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Huebner, Tobias; Richter, Alexander F.; Feldmann, Jochen; Brabec, Christoph J. and Malm, Norwin von (2021): Parasitic emission in inkjet-printed InP-based quantum dot light-emitting diodes. In: Organic Electronics, Vol. 93, 106156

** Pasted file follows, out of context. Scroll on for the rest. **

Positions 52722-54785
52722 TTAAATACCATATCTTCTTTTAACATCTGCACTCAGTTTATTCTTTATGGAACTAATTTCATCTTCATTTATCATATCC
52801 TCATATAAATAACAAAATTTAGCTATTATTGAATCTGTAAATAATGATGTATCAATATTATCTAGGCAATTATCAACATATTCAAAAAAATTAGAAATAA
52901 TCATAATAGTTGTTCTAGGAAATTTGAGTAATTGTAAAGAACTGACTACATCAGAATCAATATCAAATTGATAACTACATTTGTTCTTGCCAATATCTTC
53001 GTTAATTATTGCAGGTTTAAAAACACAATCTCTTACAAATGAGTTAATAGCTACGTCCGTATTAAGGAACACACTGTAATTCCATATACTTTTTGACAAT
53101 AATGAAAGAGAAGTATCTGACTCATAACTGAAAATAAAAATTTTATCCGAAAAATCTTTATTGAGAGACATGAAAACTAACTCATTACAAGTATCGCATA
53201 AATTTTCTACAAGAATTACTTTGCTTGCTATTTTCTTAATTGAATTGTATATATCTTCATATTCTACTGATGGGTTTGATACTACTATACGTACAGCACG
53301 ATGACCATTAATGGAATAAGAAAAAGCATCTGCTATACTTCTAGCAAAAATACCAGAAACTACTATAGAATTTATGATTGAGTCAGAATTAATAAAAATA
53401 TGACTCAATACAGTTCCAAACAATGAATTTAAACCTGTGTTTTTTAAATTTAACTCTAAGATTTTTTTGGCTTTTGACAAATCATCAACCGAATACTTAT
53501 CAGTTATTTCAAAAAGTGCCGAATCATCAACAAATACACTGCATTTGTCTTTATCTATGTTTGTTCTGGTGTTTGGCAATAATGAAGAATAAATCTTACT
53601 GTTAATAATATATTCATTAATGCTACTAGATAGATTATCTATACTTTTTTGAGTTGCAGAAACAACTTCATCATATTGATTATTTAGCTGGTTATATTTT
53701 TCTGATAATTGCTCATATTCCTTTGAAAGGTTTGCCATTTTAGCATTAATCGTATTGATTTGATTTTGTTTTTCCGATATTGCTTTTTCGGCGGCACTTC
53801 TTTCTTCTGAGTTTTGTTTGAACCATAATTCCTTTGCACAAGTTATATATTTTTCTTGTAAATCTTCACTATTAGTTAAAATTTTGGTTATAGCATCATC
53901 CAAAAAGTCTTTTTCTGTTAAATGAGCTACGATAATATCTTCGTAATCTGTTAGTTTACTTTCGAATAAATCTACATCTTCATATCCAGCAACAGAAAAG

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Indium phosphide-based colloidal quantum dot (QD) light-emitting diodes represent a promising technology for various lighting applications. To promote this innovative technology closer to an industrialized production environment, the fabrication methods should be adapted. Hence it is necessary to replace the common spincoating process under an inert atmosphere, by a more cost-efficient inkjet-printing process at ambient conditions. However, in our case, this transfer results in devices with limited performance and parasitic emission channels besides the desired QD emission. In this paper, we identify the physical origin of these parasitic emission channels for three different device layouts depending on the QD material as well as the number of inkjet-printed layers. For the first type of devices, a recombination process on the dopant of the electron transporting layer (ETL) as well as an exciplex formation at the interface between QDs and ETL was identified. For the next device layout, the introduction of a hole-conducting matrix embedding the QDs leads to a shift of the parasitic emission with contributions from the matrix material. Finally, the integration of a hole injection layer leads to a reduction of the undesired emission processes. For all three kinds of devices, the spacial separation of the dopant in the ETL from the QDs is a critical factor, since it directly influences the parasitic emission channels.

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